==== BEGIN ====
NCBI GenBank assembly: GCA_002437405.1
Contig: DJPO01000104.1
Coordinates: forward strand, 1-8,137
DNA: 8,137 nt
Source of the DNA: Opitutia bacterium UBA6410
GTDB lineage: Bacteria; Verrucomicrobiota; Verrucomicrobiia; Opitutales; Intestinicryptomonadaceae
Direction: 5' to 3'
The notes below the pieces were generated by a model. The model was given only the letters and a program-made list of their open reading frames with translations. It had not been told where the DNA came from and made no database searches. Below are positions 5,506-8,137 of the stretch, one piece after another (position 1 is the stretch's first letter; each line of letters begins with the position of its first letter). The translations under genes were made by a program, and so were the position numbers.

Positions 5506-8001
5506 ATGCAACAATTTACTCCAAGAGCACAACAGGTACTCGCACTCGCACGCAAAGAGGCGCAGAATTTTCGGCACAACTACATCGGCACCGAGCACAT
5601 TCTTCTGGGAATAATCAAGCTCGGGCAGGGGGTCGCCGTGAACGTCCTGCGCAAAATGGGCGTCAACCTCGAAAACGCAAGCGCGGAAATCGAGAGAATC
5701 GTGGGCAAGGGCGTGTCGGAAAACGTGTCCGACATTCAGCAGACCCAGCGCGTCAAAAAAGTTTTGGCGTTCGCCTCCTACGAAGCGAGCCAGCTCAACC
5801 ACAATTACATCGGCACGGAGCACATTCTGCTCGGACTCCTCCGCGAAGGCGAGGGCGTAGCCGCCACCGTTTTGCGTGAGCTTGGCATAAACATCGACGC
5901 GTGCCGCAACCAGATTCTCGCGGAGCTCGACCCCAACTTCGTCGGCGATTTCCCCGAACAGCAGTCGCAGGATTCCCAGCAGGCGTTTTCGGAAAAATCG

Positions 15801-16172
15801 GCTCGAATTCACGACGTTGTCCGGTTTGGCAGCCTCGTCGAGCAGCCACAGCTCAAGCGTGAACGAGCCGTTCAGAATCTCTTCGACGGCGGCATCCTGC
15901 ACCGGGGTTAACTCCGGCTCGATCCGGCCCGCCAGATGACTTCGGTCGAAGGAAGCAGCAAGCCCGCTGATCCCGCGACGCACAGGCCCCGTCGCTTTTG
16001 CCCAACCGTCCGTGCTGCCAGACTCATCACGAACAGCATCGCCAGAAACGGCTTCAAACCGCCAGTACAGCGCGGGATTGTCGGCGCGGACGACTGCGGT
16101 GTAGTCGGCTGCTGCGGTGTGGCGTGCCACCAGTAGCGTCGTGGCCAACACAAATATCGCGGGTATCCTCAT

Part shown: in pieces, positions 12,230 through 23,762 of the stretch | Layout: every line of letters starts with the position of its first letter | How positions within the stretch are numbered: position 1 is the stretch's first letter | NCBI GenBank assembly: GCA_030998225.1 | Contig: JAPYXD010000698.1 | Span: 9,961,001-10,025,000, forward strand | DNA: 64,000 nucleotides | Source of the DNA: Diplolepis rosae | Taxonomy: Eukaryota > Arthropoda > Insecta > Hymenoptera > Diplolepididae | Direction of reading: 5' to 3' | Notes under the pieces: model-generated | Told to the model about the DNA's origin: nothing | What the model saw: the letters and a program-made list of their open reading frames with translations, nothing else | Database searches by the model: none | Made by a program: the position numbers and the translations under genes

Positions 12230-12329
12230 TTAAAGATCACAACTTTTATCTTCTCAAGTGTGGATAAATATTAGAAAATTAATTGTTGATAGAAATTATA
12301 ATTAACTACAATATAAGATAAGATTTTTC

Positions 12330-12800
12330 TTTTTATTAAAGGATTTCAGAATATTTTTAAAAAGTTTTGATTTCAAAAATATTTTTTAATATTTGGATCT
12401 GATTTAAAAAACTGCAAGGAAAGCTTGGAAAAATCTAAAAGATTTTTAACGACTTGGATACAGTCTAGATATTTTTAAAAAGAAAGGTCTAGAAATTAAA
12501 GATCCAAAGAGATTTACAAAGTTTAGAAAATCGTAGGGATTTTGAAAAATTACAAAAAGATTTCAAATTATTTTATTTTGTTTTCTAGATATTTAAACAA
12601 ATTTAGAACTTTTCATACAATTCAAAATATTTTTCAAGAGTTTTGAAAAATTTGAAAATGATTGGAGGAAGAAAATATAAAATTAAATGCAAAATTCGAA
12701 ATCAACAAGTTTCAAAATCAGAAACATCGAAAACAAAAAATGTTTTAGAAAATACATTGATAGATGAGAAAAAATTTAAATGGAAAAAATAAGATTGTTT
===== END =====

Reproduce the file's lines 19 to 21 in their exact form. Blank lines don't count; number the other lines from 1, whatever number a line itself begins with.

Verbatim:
16101 GTAGTCGGCTGCTGCGGTGTGGCGTGCCACCAGTAGCGTCGTGGCCAACACAAATATCGCGGGTATCCTCAT

Part shown: in pieces, positions 12,230 through 23,762 of the stretch | Layout: every line of letters starts with the position of its first letter | How positions within the stretch are numbered: position 1 is the stretch's first letter | NCBI GenBank assembly: GCA_030998225.1 | Contig: JAPYXD010000698.1 | Span: 9,961,001-10,025,000, forward strand | DNA: 64,000 nucleotides | Source of the DNA: Diplolepis rosae | Taxonomy: Eukaryota > Arthropoda > Insecta > Hymenoptera > Diplolepididae | Direction of reading: 5' to 3' | Notes under the pieces: model-generated | Told to the model about the DNA's origin: nothing | What the model saw: the letters and a program-made list of their open reading frames with translations, nothing else | Database searches by the model: none | Made by a program: the position numbers and the translations under genes

Positions 12230-12329